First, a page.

It defies common sense to define whether one is professional or administrative by how frequently he receives his paycheck. One’s responsibilities in the workplace are far more telling, and that is why Congress exempted certain professional roles from the Fair Labor Standards Act’s overtime requirements. Perhaps the weekly salary regulation made sense when the Department of Labor promulgated it in the 1940s, but any conceivable justification has surely been lost in the subsequent decades, especially as industries evolve to require their EAP employees to work irregular hours.
Indeed, the Department itself recognizes some EAP employees work irregular hours and so created a carve-out for Hollywood movie producers. In May 1953, the Association of Motion Picture Producers, Inc. protested that many of its highly paid technical workers should not receive overtime because they were paid on an hourly rather than weekly basis due to the industry’s need for irregular hours. The Department responded by creating a special regulation stating that “[t]he requirement … that the employee be paid ‘on a [weekly] salary basis’ shall not apply to an employee in the motion picture producing industry.” 29 C.F.R. § 541.5a. No other industry enjoys a similar exemption from the weekly pay requirement. Is it possible that Hollywood is the only industry that has evolved since 1940 in a manner such that weekly pay no longer distinguishes bona fide executive, administrative, and professional employees from other, non-exempt employees? Or is it more likely that Executive Branch bureaucrats are granting special treatment to favored industries like Hollywood? In any event, the existence of this carve-out demonstrates the frequency at which one is paid has little bearing on whether they are an EAP employee.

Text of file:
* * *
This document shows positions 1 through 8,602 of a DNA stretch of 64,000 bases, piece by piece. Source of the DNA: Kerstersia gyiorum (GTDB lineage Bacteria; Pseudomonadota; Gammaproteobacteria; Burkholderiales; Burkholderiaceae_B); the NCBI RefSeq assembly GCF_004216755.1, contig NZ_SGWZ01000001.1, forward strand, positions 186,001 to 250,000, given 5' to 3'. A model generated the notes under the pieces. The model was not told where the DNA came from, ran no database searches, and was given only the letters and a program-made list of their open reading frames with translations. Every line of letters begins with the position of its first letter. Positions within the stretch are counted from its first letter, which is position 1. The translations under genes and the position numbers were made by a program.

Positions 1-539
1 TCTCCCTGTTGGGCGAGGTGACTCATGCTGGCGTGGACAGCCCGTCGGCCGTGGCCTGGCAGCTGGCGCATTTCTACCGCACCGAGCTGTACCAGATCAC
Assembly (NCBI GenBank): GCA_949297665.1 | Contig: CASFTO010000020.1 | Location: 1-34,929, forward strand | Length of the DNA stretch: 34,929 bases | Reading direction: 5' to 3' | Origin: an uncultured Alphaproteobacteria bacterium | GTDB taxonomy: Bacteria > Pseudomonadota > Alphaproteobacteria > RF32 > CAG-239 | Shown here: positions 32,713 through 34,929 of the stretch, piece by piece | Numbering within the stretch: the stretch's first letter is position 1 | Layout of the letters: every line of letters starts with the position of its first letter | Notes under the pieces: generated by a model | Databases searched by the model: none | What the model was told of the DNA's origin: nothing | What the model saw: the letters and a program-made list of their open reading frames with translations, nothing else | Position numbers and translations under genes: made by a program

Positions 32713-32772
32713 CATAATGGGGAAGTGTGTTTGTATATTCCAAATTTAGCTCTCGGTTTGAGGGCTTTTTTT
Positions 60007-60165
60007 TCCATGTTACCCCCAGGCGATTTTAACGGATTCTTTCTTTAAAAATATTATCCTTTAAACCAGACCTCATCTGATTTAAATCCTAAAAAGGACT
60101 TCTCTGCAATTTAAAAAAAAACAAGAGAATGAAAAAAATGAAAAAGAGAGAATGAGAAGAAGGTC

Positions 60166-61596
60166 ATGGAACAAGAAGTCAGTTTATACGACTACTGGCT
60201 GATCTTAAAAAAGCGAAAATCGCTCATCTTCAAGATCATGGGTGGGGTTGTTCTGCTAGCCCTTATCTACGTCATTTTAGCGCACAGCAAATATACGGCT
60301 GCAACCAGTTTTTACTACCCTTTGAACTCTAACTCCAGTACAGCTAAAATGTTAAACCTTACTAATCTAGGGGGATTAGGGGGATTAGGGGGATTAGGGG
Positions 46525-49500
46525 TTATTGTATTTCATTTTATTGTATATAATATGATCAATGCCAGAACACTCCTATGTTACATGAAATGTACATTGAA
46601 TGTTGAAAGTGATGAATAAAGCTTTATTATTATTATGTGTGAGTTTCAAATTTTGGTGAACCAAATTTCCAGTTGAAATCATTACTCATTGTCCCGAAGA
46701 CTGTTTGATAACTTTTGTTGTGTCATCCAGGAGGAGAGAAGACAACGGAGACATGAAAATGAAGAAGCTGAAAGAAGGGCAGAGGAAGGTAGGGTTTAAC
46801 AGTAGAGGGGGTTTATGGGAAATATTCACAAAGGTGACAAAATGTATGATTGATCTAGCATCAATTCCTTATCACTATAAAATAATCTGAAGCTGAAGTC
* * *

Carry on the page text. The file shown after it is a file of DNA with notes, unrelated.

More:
Finally, it is not clear whether the Department of Labor’s own regulations require Mr. Hewitt to be paid overtime. His $200,000 a year compensation clearly exceeds the Department’s highly compensated exception, and some circuits have held an employee’s pay alone can exempt them from overtime, despite what the weekly salary requirement may suggest. Maybe the Fifth Circuit erred by requiring the weekly salary requirement to be met; maybe it did not. What is clear is that the Department of Labor has unnecessarily complicated the Fair Labor Standards Act’s overtime exemptions to the detriment of all regulated parties.
Helix Energy v. Hewitt demonstrates the consequences of an agency choosing to ignore the law and charting its own course. Had the Department of Labor faithfully interpreted the Fair Labor Standards Act, a supervisor making $200,000 a year would not be able to claim he is owed overtime, and the Circuit courts would not have to search in vain for a clear meaning of the Department’s regulations. Instead, the Department of Labor has unnecessarily muddied the waters by inserting its own arbitrary idea of what constitutes an exempt employee, with special carveouts given to industries it favors. The Department of Labor would be better served by returning to a plain understanding of the Fair Labor Standards Act. Until it does, disgruntled former employees will continue to concoct reasons they are owed extra pay under the Department’s convoluted regulatory scheme.